Articles on basic care and considerations for new or prospective owners.
Articles pertaining to health, nutrition, and veterinary care.
Articles and pictures about hedgehog breeding, growth, and development.
Articles for people who already own a hedgehog or want to know more than just the basics.
Learn more about hedgehog shows and hedgehog colors!
Wondering where on earth to buy a hedgehog? Start here!
Where to purchase hedgehog supplies and collectibles.
Meet the hedgehogs of Hedgehog Valley!
Meet the other critters that call Hedgehog Valley
HEALTH AND HYGIENE AT HEDGEHOG SHOWS
Hedgehog shows are a wonderful way that hedgehog fans get together to share experiences and knowledge, as well as to see so many wonderful examples of hedgehog form and personality. Despite the joys, there are some risks inherent in attending shows with your hedgehog. Proper attention to health and hygiene can go a very long way toward minimizing these risks.
The first thing that you need to consider is the health of your hedgehog prior to leaving for the show. If there is any reason to believe that your hedgehog is harboring a contagious disease or parasite, such as a bacterial infection or mites, you should not bring your hedgehog to the show. Not only will the stress of travel likely further debilitate your hedgehog, it will place other hedgehogs at risk of contracting these conditions. Whenever possible, it is recommended to take your hedgehog to the veterinarian for a skin scraping and fecal exam within one week before leaving for the show, to make sure that no contagious conditions are present.
If your hedgehog has a health condition that is not contagious, such as cancer, you should consider very carefully before bringing that hedgehog to the show. Some hedgehogs do not like change and this can create a stress, further debilitating that hedgehogs. The stress of travel can affect some healthy hedgehogs as well. Green or loose stools are a common stress reaction. Even hedgehogs that get a clean bill of health from the vet can develop bacterial infections post-show due to the stressors creating an imbalance in intestinal flora. For example, a hedgehog that is a hidden salmonella carrier may have a clean fecal check prior to the show, but may begin to shed when under stress.
Because there is no way to tell with 100% accuracy
which hedgehogs may be hidden carriers of infection, hygiene is an
extremely important consideration. IHA licensed judges are trained to be
very attentive to hygiene. They are to use hand sanitized between
handling different hedgehogs (this may be in a gel or wipe form). The
table is to be wiped down between classes, unless entrants are using
papers or blankets that keep the table hygienic. Show entrants are
encouraged to bring their own table pads, to protect the health of their
hedgehog and others.
It is also very important that show goers consider hygiene when away from the show table. Of course, we all want to handle all of the really cute hedgies- but how many people do you see using hand sanitizer or washing hands between handling one hedgehog and the next? Although it is awkward to start doing, IHA highly recommends that this become common practice. To illustrate why this is so extremely important; I want to share a terrible experience that I personally had early in my hedgehog ownership. I had a female hedgehog and so did a friend of mine. She was thinking about getting another hedgehog and wanted to see if hers would get along with another hedgehog. She brought her hedgehog, who had absolutely no signs of ill health, and I let her play with a 9 month old albino female of mine- Ivy. Not long after that, Ivy fell ill and died less than 24 hours after her first symptoms showed. Devastated, I took Ivy for a necropsy to find out what had happened to my beautiful darling. The verdict came back that she had contracted coccidia and that had killed her. I wracked my brain for several days and finally it occurred to me- Ivy had been in contact with that other hedgie. I called my friend, who said hers was in fine health. However, she did remember that her roommate’s kitten had gotten into her hedgehog’s cage prior to coming to visit me, and the kitten had fallen ill and died… from coccidia. It turned out that her hedgehog was probably an asymptomatic carrier.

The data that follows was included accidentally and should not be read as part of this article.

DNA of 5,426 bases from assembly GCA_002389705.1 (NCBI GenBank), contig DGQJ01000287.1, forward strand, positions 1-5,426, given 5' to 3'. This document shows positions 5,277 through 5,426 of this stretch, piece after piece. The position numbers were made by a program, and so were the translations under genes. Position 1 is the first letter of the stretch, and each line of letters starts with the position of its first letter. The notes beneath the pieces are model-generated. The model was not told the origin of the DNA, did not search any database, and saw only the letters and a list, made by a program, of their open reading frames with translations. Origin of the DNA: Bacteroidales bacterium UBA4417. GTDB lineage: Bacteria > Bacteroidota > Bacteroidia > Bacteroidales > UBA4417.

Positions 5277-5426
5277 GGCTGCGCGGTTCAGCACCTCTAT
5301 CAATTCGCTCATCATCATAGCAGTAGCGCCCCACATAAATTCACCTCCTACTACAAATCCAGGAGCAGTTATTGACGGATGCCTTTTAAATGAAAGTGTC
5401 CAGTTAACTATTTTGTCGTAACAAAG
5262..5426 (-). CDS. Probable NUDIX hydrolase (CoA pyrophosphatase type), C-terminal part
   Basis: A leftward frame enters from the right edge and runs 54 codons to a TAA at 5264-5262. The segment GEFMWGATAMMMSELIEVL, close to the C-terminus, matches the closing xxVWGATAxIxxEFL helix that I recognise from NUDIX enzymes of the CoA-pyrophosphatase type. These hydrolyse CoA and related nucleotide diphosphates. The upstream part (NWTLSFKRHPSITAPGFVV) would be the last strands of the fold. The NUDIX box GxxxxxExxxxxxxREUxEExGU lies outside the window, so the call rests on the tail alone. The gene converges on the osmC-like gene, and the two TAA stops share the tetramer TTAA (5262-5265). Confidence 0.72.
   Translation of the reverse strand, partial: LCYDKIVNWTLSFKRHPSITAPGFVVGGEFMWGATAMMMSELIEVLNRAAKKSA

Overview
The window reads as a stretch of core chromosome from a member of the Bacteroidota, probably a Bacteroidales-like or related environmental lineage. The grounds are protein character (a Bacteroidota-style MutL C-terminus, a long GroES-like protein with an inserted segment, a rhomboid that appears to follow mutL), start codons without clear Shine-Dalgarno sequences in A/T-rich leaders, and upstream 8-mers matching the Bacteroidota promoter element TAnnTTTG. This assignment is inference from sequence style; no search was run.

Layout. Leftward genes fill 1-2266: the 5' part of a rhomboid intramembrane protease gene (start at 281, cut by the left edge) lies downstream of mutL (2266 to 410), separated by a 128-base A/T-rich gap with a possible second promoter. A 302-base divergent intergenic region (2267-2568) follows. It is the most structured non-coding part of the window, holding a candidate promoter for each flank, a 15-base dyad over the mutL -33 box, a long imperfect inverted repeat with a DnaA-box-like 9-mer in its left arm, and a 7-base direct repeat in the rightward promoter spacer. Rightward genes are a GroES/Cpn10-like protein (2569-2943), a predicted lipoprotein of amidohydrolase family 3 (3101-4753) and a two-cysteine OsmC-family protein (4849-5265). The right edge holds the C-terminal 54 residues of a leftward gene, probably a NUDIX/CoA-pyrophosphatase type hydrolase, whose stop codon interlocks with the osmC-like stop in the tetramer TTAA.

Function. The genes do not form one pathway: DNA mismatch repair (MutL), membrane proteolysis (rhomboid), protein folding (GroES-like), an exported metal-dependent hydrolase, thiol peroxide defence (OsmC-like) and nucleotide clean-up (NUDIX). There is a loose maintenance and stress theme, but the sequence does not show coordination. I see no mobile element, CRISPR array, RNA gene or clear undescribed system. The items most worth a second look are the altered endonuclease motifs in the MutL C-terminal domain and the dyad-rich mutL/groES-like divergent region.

Incidences such as these do not have to occur.
Increasing attention to health checks prior to shows, only bringing
animals with good health, and practicing good hygiene on and off of the
show table will ensure that these types of occurrences do not happen.
The hand sanitizing gels and wipes that are on the market will eradicate
nearly all bacteria and host of viruses that can affect our hedgehogs,
preventing them from being inadvertently passed from one hedgehog to
another. Next time you head out for a hedgehog show, don’t forget your
sanitizer. Although it can be awkward to ask someone to sanitize or wash
hands before handling your hedgehog, remember that this is an important
way to safeguard his or her health. Also be cautious about placing your
hedgehog with other hedgehogs. Most of the time nothing will happen, but
if it does, the results can be as tragic as what happened to Ivy.
After attending a show, or any long trip or social event for that matter, be sure to watch your hedgehog’s health very carefully. It is not unusual to see brief changes in eating or drinking habits or in stool quality. However, if this persists for more than two or so days, you will definitely want to take your hedgehog to the veterinarian to make sure that it is a transient stress reaction and not a sign of something serious. Despite the inherent risks, a little attention to health and hygiene will ensure that your hedgehog stays happy and healthy!
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